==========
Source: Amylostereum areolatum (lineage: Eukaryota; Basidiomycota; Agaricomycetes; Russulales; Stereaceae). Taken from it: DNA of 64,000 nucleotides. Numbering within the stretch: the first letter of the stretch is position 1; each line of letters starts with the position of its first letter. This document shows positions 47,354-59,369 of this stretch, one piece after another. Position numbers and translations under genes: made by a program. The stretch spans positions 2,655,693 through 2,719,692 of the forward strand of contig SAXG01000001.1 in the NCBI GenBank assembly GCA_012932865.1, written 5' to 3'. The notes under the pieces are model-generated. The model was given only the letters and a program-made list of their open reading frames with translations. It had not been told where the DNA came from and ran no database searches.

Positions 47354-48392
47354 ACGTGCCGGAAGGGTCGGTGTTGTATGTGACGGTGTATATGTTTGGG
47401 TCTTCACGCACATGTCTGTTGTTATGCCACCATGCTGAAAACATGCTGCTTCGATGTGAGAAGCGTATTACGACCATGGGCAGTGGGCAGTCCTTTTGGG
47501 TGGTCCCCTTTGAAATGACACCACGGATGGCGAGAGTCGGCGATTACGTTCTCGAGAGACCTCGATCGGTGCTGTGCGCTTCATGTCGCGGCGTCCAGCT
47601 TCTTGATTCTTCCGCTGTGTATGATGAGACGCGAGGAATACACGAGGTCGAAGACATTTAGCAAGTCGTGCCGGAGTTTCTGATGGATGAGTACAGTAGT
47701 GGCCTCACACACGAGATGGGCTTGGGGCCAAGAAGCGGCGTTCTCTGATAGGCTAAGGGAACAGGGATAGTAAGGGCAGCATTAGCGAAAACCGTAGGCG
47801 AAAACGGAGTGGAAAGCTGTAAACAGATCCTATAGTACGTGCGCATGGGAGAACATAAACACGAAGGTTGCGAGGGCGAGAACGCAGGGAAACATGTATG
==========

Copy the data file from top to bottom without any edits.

Source: Amylostereum areolatum (lineage: Eukaryota; Basidiomycota; Agaricomycetes; Russulales; Stereaceae). Taken from it: DNA of 64,000 nucleotides. Numbering within the stretch: the first letter of the stretch is position 1; each line of letters starts with the position of its first letter. This document shows positions 47,354-59,369 of this stretch, one piece after another. Position numbers and translations under genes: made by a program. The stretch spans positions 2,655,693 through 2,719,692 of the forward strand of contig SAXG01000001.1 in the NCBI GenBank assembly GCA_012932865.1, written 5' to 3'. The notes under the pieces are model-generated. The model was given only the letters and a program-made list of their open reading frames with translations. It had not been told where the DNA came from and ran no database searches.

Positions 47354-48392
47354 ACGTGCCGGAAGGGTCGGTGTTGTATGTGACGGTGTATATGTTTGGG
47401 TCTTCACGCACATGTCTGTTGTTATGCCACCATGCTGAAAACATGCTGCTTCGATGTGAGAAGCGTATTACGACCATGGGCAGTGGGCAGTCCTTTTGGG
47501 TGGTCCCCTTTGAAATGACACCACGGATGGCGAGAGTCGGCGATTACGTTCTCGAGAGACCTCGATCGGTGCTGTGCGCTTCATGTCGCGGCGTCCAGCT
47601 TCTTGATTCTTCCGCTGTGTATGATGAGACGCGAGGAATACACGAGGTCGAAGACATTTAGCAAGTCGTGCCGGAGTTTCTGATGGATGAGTACAGTAGT
47701 GGCCTCACACACGAGATGGGCTTGGGGCCAAGAAGCGGCGTTCTCTGATAGGCTAAGGGAACAGGGATAGTAAGGGCAGCATTAGCGAAAACCGTAGGCG
47801 AAAACGGAGTGGAAAGCTGTAAACAGATCCTATAGTACGTGCGCATGGGAGAACATAAACACGAAGGTTGCGAGGGCGAGAACGCAGGGAAACATGTATG